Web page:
Homeo Q&A With Andy Pearson: Ultramarathon Runner

Running 100 miles? NBD.

Running 100 miles? NBD.

30-year-old Andy Pearson runs 100-mile trail races several times per year. He has a full-time job, a wife (me) and he’s more or less normal. But seriously, 100 miles? WTF? I thought he’d make a good/ accessible subject for the very first Homeo Q&A.

H: What is an ultramarathon runner?

AP: It’s anyone who runs distances longer than a marathon (26.2 miles). Races are usually 50K, 50 miles, 100K, 100 miles. A few really insane ones are even longer. It really is an extreme sport, just not in the way you think of traditional extreme sports like snowboarding or BASE jumping.

H: That sounds horrible. Why do you do this?

AP:  Curiosity. It’s really amazing what the human body is capable of. When you push it to such extremes, that’s where weird stuff starts to happen. It’s also a fantastic way to explore the world. You get out into the wild to see and experience things that 99.9999% of humans never will. Running to the top of a mountain every morning is kind of like an extreme form of meditation. When you go to work after that, nothing phases you.

H: Walk me through a typical race. How does it work? How long does it take? How many people are running in it and what percentage have bionic limbs?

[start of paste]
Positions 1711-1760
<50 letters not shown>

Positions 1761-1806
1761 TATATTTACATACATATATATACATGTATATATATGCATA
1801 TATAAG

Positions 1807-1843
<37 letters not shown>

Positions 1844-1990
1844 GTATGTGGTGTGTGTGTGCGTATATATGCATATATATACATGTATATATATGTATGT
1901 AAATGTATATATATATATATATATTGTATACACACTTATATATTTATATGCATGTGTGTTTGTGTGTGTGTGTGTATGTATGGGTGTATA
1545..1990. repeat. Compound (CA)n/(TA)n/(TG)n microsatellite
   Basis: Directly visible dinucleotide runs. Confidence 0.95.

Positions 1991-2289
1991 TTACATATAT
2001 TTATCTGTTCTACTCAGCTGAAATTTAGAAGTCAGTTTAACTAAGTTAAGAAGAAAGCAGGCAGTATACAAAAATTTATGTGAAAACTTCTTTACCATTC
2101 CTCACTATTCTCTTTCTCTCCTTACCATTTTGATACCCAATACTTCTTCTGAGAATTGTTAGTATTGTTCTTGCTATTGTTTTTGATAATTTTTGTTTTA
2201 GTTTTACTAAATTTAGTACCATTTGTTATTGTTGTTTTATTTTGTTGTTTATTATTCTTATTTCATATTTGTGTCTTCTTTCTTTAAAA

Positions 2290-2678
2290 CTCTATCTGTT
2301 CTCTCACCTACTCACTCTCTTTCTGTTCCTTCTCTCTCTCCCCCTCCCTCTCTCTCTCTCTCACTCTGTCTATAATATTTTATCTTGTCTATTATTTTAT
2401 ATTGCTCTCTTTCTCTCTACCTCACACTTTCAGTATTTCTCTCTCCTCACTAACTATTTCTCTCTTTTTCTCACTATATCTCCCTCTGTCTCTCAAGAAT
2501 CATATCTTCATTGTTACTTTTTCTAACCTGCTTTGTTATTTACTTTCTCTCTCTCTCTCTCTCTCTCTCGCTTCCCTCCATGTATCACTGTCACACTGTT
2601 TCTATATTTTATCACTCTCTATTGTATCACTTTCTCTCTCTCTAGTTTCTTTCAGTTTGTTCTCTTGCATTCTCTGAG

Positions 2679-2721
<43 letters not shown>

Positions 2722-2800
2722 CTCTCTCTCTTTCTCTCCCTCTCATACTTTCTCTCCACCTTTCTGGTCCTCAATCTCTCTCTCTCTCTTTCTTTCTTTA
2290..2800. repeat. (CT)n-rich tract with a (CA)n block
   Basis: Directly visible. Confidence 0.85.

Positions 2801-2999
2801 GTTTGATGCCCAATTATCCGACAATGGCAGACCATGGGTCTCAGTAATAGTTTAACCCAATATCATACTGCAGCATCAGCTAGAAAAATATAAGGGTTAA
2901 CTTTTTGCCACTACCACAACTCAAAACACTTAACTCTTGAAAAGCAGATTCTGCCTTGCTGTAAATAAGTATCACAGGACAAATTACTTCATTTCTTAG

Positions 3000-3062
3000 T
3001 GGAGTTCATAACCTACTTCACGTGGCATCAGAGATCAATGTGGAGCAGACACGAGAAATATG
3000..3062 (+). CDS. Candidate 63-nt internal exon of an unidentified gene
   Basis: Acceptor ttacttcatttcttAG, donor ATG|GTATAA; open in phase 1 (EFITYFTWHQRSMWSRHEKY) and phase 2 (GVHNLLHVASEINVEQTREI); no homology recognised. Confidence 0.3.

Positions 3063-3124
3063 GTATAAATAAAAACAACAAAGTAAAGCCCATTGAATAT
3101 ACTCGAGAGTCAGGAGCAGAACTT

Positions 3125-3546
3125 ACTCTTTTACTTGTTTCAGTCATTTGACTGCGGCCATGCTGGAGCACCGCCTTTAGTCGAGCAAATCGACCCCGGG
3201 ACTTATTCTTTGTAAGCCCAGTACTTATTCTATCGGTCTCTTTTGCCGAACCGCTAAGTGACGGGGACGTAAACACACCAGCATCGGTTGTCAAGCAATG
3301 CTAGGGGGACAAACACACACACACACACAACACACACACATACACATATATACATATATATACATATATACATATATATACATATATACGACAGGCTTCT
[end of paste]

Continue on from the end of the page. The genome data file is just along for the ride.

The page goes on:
AP:  Generally, you’ll gather at a starting line at 5 or 6 in the morning with anywhere from 15 to 400 crazy people. There’s a countdown, then you start running and then don’t stop until you’ve run 100 miles. In between, you’ll probably run up and down a few mountains, have some incredible highs and some terrible, terrible lows and at some point probably eat shit and fall. There are aid stations every 5 to 10 miles where you can grab food and refill your water. And because it’s 100 miles, you’ll likely run through much of the night (with a headlamp for light) and sometimes into the next day. You can have a crew there to help you with supplies and anything else you need during aid station stops. You might also have a pacer who runs the last section of the race with you for safety/ company/ speed. Time-wise, it can really depend on the course. The terrain and elevation are so different depending on whether you’re running in the Rockies, in the Utah desert or in Hawaiian jungle. Sometime a race will have as little as 10,000 feet of elevation gain and as much as 30,000 feet. I just saw a stat the other day in Ultrarunning Magazine that the average finishing time last year was 28:08:04 for men and 28:34:01 for women. I’m towards the faster end of things to my average is about 23 hours. My fastest time was 17:55:12, but my slowest time was 28:05:00. That’s when I wish I had had those bionic limbs.